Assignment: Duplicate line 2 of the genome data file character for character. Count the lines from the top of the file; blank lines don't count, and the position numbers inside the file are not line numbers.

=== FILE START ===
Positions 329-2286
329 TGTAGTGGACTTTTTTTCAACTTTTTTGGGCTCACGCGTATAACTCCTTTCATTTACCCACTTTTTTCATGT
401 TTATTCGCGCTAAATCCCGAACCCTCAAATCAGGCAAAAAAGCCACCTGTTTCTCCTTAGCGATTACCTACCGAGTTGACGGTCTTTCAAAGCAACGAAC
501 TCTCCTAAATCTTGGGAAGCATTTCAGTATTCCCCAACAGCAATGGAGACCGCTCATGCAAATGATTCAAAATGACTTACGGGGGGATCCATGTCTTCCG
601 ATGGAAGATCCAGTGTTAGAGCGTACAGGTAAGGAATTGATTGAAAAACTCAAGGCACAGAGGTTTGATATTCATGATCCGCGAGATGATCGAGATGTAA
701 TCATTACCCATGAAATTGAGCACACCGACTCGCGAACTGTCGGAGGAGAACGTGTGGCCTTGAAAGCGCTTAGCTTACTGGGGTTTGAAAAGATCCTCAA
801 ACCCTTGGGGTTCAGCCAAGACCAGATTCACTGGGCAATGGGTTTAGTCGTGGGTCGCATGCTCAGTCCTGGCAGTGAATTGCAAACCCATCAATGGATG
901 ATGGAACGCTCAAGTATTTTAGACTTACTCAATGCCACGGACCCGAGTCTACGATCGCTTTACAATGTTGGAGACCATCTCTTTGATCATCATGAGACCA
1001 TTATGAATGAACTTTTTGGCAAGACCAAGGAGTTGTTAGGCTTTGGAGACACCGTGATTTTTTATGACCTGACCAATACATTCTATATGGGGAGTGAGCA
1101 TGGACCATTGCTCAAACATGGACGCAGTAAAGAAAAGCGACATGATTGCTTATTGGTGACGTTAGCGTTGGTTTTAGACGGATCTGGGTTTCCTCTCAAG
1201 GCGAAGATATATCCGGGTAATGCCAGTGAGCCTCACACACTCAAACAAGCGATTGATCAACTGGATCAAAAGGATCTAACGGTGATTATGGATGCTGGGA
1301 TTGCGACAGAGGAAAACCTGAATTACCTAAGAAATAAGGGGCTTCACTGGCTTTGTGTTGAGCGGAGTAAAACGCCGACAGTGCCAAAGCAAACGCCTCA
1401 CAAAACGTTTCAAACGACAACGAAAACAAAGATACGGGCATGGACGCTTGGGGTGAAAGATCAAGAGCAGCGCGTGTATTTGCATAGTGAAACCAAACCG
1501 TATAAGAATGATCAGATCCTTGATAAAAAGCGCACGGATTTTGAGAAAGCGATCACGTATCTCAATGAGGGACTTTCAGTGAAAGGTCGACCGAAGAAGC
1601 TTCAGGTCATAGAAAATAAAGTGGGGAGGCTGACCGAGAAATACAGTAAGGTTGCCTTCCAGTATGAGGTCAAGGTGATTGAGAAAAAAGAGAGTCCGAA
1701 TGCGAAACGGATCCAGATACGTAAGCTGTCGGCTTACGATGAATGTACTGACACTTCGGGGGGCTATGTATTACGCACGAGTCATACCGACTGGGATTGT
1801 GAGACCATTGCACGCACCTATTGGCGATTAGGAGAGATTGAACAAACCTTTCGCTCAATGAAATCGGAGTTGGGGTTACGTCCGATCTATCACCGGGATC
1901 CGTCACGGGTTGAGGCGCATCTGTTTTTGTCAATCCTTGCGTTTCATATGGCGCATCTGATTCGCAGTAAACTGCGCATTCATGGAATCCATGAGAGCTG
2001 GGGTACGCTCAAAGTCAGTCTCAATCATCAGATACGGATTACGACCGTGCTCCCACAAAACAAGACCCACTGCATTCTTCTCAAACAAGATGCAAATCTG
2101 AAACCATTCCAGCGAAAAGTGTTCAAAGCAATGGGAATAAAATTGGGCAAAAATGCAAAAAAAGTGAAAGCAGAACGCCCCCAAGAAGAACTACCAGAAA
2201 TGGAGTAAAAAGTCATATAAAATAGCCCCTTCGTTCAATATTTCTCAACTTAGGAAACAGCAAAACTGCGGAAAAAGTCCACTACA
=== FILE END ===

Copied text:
329 TGTAGTGGACTTTTTTTCAACTTTTTTGGGCTCACGCGTATAACTCCTTTCATTTACCCACTTTTTTCATGT